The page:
WARREN, Ohio/BANGOR, Penn. (Reuters) - As Americans digested the news on Friday that President Donald Trump had tested positive for the novel coronavirus, some of his backers expressed surprise that he hadn’t been safe from infection and said their support for him was not diminished.
“It was shocking,” said Maranda Joseph, 43, of Warren, Ohio, who has 12 Trump flags in her front yard festooned with skeletons and other Halloween decorations. “To see he has it wakes you up a bit. Anyone can get it, even the president.”
Trump tweeted early Friday morning that he and his wife, Melania, had tested positive here after a whirlwind campaign week in which he visited seven states here and debated with his Democratic rival in the Nov. 3 election, Joe Biden.
The Republican has played down the risks of the virus and COVID-19 disease that has killed more than 207,000 Americans, drawing criticism for his erratic messaging and recent resumption of campaign rallies where his supporters often are crowded together and don’t wear masks.
Officials in Minnesota and New Jersey - two of Trump’s stops this week - urged anyone who had attended his events to be tested.
Joseph, a homemaker, said she thinks more people should wear masks at future Trump rallies, though she added that she would attend one herself once the president recovers.
“People with compromised immune systems should stay home,” she said.
Some in Warren expressed skepticism that Trump even has the virus, citing Ohio Governor Mike DeWine’s positive test earlier this year before he tested negative later the same day.
“There’s so many false positives out there. Has Trump had a second test yet?” asked Sharon Tice, 70, who sells Trump T-shirts and other memorabilia. “But if he does have it, it could influence the way he sees things.”
In Palm Springs, California, 36-year-old Katie Jones, from San Diego, was confident Trump would beat the virus.
“It’s, like, heartbreaking inside, but he’s a strong man. He’ll get through it,” she told Reuters.
The White House said Trump was being moved into a special suite at Walter Reed National Military Medical Center in Bethesda, Maryland, for the next few days as a precautionary measure.
A source familiar with the situation said Trump has a mild fever and a White House official said doctors urged the move so Trump could get immediate care if needed.
Dan Madden, an independent voter from Orange County speaking in Palm Springs, said concerns could rise if Trump’s condition worsened.
“If he’s down in bed and sick and needs a respirator, that would probably change a lot of people’s opinion. But he may just feel some flu symptoms. He may just have to stay in bed a few days. You don’t know. It affects everyone so differently.”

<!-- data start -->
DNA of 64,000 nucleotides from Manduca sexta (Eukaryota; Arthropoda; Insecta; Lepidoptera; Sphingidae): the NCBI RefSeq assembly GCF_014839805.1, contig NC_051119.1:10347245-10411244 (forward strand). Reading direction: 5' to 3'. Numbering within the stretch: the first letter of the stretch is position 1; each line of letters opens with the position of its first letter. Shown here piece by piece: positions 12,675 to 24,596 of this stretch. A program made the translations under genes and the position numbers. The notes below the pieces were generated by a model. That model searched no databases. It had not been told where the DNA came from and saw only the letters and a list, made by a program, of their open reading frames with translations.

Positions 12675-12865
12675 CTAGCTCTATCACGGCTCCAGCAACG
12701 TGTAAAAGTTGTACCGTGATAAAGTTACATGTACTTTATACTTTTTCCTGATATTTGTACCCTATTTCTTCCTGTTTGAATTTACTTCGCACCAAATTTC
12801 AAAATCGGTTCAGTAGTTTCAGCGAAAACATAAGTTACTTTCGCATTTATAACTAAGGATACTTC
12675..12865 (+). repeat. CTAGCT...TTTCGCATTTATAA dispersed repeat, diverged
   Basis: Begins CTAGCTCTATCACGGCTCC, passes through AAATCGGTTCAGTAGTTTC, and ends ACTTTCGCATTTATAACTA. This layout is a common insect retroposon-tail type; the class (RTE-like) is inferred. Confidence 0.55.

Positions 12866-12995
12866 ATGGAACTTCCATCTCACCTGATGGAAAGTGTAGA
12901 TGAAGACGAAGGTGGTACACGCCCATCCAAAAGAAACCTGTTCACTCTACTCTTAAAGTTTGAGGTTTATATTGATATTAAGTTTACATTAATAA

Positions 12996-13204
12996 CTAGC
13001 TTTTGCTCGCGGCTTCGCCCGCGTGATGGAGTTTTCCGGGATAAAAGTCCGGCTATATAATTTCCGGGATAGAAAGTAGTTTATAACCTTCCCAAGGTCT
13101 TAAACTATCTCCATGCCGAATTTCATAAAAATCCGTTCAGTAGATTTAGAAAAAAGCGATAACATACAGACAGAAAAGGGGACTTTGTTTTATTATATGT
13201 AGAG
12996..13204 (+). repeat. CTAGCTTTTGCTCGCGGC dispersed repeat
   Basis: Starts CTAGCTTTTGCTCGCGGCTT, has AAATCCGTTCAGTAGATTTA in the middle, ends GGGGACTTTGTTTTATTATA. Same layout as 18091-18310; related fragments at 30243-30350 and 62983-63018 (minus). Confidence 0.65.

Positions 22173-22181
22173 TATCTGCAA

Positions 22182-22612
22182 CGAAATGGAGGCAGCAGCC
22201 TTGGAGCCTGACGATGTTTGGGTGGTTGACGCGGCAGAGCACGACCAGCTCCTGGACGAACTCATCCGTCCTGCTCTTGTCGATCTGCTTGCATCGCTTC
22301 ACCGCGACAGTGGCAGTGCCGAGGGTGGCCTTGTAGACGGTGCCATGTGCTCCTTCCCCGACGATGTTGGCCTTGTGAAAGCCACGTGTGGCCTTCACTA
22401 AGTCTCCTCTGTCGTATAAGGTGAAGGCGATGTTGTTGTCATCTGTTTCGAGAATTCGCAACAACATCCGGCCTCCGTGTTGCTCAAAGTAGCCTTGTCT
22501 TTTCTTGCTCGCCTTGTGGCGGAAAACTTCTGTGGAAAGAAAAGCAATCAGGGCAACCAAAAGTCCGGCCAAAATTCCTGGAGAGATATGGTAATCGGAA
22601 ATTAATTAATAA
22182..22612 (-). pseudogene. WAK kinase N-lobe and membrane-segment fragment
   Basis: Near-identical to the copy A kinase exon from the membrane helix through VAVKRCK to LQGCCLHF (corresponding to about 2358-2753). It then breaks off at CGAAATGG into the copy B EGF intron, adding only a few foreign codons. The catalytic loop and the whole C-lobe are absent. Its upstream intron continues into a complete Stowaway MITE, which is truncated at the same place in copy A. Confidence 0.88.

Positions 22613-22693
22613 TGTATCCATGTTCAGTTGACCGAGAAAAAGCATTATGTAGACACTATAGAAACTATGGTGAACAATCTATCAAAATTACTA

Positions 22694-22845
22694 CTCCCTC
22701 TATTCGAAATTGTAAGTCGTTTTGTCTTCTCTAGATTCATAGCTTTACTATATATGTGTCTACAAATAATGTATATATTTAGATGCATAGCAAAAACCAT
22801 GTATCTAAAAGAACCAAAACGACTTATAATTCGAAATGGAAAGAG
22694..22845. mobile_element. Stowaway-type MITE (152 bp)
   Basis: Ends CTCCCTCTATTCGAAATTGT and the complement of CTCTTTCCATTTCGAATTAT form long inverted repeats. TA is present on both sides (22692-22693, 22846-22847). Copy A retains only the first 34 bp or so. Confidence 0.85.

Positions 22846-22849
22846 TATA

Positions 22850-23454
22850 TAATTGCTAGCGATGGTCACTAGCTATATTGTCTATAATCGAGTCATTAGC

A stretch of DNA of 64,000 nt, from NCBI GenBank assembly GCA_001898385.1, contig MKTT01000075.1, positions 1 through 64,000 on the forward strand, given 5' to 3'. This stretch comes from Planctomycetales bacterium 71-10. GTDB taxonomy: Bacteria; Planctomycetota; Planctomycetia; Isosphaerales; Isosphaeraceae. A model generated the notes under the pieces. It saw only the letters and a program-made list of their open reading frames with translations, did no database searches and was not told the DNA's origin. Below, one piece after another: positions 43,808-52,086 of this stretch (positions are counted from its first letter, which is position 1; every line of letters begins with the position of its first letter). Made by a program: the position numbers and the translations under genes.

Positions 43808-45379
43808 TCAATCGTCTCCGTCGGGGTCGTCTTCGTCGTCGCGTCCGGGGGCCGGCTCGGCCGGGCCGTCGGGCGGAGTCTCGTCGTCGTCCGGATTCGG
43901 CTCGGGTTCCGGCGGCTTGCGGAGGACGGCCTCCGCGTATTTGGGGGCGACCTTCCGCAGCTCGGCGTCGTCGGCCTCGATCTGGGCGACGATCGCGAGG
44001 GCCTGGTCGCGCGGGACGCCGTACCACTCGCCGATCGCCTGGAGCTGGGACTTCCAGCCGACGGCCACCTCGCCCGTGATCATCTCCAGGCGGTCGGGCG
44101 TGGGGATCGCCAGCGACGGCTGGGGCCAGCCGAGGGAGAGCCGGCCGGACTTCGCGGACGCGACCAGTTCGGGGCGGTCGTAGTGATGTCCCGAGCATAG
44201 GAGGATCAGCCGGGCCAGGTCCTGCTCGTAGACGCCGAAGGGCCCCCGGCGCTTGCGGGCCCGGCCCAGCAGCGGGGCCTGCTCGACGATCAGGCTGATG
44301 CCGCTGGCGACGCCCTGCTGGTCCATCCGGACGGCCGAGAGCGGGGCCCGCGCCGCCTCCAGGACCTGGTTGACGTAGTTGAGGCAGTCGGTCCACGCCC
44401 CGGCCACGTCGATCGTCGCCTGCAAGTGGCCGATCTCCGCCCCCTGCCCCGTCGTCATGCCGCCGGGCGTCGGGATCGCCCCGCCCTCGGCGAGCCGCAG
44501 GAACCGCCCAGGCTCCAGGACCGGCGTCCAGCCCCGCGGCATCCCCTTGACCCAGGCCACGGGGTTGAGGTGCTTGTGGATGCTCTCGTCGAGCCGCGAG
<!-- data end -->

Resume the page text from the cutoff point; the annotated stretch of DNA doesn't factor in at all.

Trump's gender, age and weight here are all factors that make him more vulnerable to developing severe COVID-19 and give him a notional risk of around 4% of dying from it, health experts said on Friday.
Some Republicans said the diagnosis could actually help the President.
“Trump will prove to the American people that you can survive COVID,” said Cathy Lukasko, auxiliary chair of the Trumbull County, Ohio, Republican Party.
More than 7.2 million infections have been reported in the United States since the pandemic began seven months ago.
Lukasko was running the party’s offices on Friday without a mask, handing out signs for Trump and local Republican candidates.
“This might be a nice little break for him,” she said.
The reactions reflected a longstanding pattern - Americans are largely settled in their views on Trump. A Reuters/Ipsos poll published on Thursday showed Biden holds a 9-point lead over Trump, the same margin in six of the last seven national polls, a period of time that has seen the death of Supreme Court Justice Ruth Bader Ginsburg and Tuesday night’s chaotic debate.
Some Republicans like Kai Weisser, a 60-year-old retired lifeguard in Huntington Beach, California, were critical of Trump for his attitude to the virus.
“Ha ha ha, you’re a knucklehead. You should’ve wore one (a mask),” he said of Trump.
“Yeah, he undersold it...I think he got it wrong ... I’ve always been a Republican. I voted for Donald Trump, but I can’t see myself voting for him a second time.”
In Bangor, Pennsylvania, Trump supporter Jack Cooper, a 70-year-old retired electrician, also said the president was paying the price for underestimating the virus’s dangers.
“He’s getting a taste of his own medicine,” said Cooper, who lives in a crucial swing district. “He was fooling around without a mask in big crowds. It’s like bringing a pit bull into a big crowd — something is gonna happen.”
Even so, Cooper said it would not stop him for voting for Trump again.
Reporting by Ernest Scheyder in Warren and Nick Brown in Bangor; Additional reporting by Norma Galeana in Palm Springs and Omar Younis in Huntington Beach; writing by Scott Malone and David Brunnstrom; Editing by Grant McCool and Daniel Wallis
Our Standards: The Thomson Reuters Trust Principles.